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Translations: Gintama 507 (2)
I'm arguing with someone and they keep trying to tell me that the landmass where the manga takes place is an island because the "official English" translations says so and I disagree because 90% of the time "official English" versions screw things up.
So which is it?
It´s a Continent...
Think Australia... only bigger.
Yes, it's a continent. Here are the chapters, characters talked about a continent.
Helen in chapter 25, page 28.
Raki in chapter 31, page 16
Galatea in chapter 45, page 22
Cynthia in chapter 83, page 3
But two times, charcters used the word island. I think, it's only a wrong interpretation, because the land mass is completely surrounded by water. Australia is also surrounded by water, but it's a continent, not a island.
And of course, a island has not such different climatic zones.
Another evidence for a continent is the distance between the Organisation and Rabona. Claymores need 20 days with full speed for the distance. Some people think, Claymores need 20 days with human speed because Raki , but this is not true. Helen said in chapter 127 clearly: "Even if we follow now and run at full speed it is uncertain whether we can get to Rabona before her (Cassandra)". Well trained humans are able to run 100 - 150 km in one day. The world record is 300 km. 100 km in one day should be no problem for the Claymores. So the distance between Rabona and the Organisation is at least 2000 km. But the land is of course much bigger. And this is the size of a continent.
Last edited by Bayuga; May 06, 2014 at 01:17 PM.
Let us consult Wikipedia, the Oracle of our time: A continent is one of several very large landmasses on Earth. They are generally identified by convention rather than any strict criteria, with up to seven regions commonly regarded as continents. These are (from largest in size to smallest): Asia, Africa, North America, South America, Antarctica, Europe, and Australia.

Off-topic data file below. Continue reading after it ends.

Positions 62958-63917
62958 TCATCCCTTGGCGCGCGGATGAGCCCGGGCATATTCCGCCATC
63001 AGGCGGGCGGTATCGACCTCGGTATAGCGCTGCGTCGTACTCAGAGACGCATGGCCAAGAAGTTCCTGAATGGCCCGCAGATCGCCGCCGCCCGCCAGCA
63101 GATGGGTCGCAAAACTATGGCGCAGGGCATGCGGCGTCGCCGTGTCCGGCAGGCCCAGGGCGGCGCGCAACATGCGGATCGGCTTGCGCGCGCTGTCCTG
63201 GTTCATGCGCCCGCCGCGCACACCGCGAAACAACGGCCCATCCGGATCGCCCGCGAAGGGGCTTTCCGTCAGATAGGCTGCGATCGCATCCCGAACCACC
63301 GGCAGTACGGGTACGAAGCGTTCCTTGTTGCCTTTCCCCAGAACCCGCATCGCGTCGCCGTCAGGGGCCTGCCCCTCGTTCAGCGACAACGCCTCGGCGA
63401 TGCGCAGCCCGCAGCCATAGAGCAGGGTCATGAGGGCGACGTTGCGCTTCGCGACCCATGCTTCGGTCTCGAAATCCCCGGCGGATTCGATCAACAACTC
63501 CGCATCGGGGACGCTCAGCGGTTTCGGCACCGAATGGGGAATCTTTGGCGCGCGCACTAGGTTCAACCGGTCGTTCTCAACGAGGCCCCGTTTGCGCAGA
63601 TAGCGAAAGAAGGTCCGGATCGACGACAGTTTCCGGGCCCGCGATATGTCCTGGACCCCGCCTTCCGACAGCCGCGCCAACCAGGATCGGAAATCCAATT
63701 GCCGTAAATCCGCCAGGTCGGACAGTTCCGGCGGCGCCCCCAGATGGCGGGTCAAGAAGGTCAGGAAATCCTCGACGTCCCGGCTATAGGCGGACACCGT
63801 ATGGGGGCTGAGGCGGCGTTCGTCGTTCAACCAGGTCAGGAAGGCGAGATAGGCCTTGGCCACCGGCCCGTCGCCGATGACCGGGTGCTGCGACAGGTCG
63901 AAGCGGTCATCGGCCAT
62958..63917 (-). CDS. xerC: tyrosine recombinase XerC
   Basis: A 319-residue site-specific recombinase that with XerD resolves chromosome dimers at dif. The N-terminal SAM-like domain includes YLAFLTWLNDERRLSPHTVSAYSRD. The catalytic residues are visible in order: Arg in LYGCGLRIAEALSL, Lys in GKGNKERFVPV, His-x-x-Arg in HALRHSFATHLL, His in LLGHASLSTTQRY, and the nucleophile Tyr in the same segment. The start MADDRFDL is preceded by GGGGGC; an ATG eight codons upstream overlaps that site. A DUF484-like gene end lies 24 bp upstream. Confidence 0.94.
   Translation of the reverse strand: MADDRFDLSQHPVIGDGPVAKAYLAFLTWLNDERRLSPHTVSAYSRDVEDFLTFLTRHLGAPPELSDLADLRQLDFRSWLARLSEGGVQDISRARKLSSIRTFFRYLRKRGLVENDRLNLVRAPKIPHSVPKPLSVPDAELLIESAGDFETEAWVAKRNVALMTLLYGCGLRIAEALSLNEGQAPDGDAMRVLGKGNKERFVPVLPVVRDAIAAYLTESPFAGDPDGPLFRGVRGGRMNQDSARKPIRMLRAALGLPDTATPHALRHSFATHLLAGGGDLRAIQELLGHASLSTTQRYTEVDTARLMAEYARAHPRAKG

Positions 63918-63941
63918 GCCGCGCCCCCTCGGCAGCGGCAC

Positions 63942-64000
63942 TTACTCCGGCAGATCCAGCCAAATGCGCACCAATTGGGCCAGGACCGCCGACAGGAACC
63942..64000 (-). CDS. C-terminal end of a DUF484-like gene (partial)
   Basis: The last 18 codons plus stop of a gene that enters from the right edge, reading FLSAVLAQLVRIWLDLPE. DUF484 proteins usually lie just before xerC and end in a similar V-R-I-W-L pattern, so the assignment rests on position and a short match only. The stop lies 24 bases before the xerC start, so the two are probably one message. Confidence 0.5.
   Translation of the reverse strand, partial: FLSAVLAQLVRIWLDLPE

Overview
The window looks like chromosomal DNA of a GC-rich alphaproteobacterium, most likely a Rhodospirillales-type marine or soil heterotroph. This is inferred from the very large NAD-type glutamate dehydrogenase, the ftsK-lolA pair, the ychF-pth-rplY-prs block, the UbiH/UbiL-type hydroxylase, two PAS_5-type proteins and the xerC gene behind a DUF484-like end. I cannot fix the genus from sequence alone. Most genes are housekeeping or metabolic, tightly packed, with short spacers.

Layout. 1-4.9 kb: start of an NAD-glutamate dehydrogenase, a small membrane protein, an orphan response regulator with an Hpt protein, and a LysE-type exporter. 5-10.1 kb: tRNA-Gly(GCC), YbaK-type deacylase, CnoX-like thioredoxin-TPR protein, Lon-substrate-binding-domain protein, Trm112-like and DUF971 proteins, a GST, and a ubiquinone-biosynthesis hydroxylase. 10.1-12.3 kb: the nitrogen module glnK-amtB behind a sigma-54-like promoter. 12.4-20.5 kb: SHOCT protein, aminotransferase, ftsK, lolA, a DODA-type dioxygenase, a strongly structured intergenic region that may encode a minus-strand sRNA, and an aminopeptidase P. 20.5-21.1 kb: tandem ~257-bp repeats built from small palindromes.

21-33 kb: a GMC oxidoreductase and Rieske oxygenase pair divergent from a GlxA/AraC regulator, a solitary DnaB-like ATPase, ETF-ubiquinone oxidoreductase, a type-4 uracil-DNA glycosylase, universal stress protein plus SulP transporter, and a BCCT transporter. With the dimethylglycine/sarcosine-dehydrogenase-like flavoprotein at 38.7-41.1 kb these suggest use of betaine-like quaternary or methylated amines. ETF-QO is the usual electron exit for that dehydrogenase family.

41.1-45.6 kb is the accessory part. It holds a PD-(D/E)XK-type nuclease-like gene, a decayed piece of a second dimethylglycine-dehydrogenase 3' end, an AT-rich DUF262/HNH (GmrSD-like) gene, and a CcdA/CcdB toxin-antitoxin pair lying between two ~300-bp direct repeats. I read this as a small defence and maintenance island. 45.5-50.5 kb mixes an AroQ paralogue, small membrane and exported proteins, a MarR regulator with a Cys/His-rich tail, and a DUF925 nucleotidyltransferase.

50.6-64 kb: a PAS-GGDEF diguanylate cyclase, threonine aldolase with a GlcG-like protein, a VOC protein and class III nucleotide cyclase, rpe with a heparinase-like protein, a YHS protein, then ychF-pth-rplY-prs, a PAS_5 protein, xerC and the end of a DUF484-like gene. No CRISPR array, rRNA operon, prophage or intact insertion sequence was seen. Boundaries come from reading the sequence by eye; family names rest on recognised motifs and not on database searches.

Basically the gist of the article is there are no hard-and-fast rules and people argue about it a lot. Geology actually gets into tangible things that can be measured but the rules aren't hard-and-fast here either. The word 'continent' isn't consistently used in real-life so I think we shouldn't worry about it too much. They live on a very large landmass surrounded by water. That's all that can be said for certain.
Also, I think your distance estimates need to take into account the fact that, if the landscape shots are to be believed, their country is incredibly hilly. That 300k number is from someone running on a track. It's really not comparable to the conditions that Claymores deal with. I can't say with any certainty how the geography of their country would affect travel times but the distance could easily be half what your numbers suggest.
Last edited by Number A; May 07, 2014 at 02:38 AM.
I don't think, that the Claymores would only run through the wilderness. Deneve and the others have used the secret path in the northern mountains. I'm sure, there are more roads, which they can use. And a few hills should be no problem for the ladies. They are super humans, and they can compensate the time loss. So, 1500-2000 km sounds for me absolutely realistic. And such a distance would explain the different climatic zones.
Last edited by Bayuga; May 07, 2014 at 07:03 AM.
I think, New Zealand is a special case, because of the shape of the islands, location, ocean current and the north-to-south extension.